“fire load” means the sum of the heat energy values of all combustible materials, including combustible partitions and other exposed combustible elements, contained in a compartment or division;

“fire resistance” means the shortest period for which a building element or component will comply with the requirements for stability, integrity and insulation when tested in accordance with SANS 10177-2;

“fire-stop” means a draft tight barrier or seal placed within or between building elements in shafts, voids and other concealed spaces to retard the spread of flame, heat or smoke;

“fixture branch” means a horizontal fixture discharge pipe;

“fixture discharge pipe” means a discharge pipe which conveys the discharge from a single sanitary fixture;

“fixture unit” means an arbitrary unit of measure for expressing the hydraulic loading on a drainage installation;

“fixture unit rating” means the value in fixture units assigned to a sanitary fixture from a consideration of the duration of its discharge, the interval between discharges and its mean discharge rate;

“flammable” means having a closed cup flash point lower than 90 °C;

“flat roof” A roof with a slight fall which is designed and constructed to allow rainwater to be shed by gutters, outlets or to the perimeter of the roof;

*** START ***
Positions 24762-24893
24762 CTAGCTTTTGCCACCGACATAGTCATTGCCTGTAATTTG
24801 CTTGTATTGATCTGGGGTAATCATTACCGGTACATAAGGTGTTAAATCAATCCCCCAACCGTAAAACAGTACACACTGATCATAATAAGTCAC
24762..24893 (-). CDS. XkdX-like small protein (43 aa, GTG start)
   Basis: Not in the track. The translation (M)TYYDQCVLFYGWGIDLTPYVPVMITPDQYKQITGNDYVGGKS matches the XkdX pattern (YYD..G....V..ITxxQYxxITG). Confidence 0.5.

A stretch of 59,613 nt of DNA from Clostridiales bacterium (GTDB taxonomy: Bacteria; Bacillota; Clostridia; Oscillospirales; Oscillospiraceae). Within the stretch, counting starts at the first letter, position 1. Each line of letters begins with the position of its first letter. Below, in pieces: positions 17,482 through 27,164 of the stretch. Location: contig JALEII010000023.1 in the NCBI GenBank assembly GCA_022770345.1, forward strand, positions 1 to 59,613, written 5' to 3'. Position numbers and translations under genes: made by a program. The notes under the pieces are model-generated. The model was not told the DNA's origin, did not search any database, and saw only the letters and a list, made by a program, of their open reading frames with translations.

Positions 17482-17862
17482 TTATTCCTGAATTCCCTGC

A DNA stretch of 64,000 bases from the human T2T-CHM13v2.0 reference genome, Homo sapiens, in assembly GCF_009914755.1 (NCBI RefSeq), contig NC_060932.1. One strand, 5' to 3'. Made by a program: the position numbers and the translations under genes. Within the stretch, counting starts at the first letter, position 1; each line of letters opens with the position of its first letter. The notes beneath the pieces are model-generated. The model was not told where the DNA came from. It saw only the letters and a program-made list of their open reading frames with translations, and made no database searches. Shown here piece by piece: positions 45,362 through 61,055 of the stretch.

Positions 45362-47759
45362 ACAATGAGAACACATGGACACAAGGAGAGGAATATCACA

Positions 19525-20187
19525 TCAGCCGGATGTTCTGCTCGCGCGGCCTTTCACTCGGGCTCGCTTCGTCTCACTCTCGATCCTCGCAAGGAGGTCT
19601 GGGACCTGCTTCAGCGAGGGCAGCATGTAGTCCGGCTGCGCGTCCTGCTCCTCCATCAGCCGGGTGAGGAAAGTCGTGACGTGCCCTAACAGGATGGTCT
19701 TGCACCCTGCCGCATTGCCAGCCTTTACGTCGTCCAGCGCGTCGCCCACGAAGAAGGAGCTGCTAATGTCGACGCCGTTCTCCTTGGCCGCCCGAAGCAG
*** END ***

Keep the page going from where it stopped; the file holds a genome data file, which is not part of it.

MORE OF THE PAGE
“flight” That part of a stairway which consists of consecutive steps between landings;

“floor area” in relation to a building or a storey thereof, means the total area enclosed within its external walls, exclusive of the area occupied by any lift shaft;

“floor drain” A pipe fitting into which waste water from the floor is discharged and that is normally connected to a branch discharge pipe, which conveys such discharge to a gully, a discharge stack or an open channel;

“floor joist” Is a horizontal beam which is the primary structural member in the construction of a timber floor;

“flooring board” A board of face side width not less than 50 mm and not more than 140 mm, which may be tongued on the one edge and grooved on the opposite edge;

“flight” means that part of a stairway which consists of consecutive steps;

“flue” means a passage which conveys the discharge of a heat generating appliance to the external air;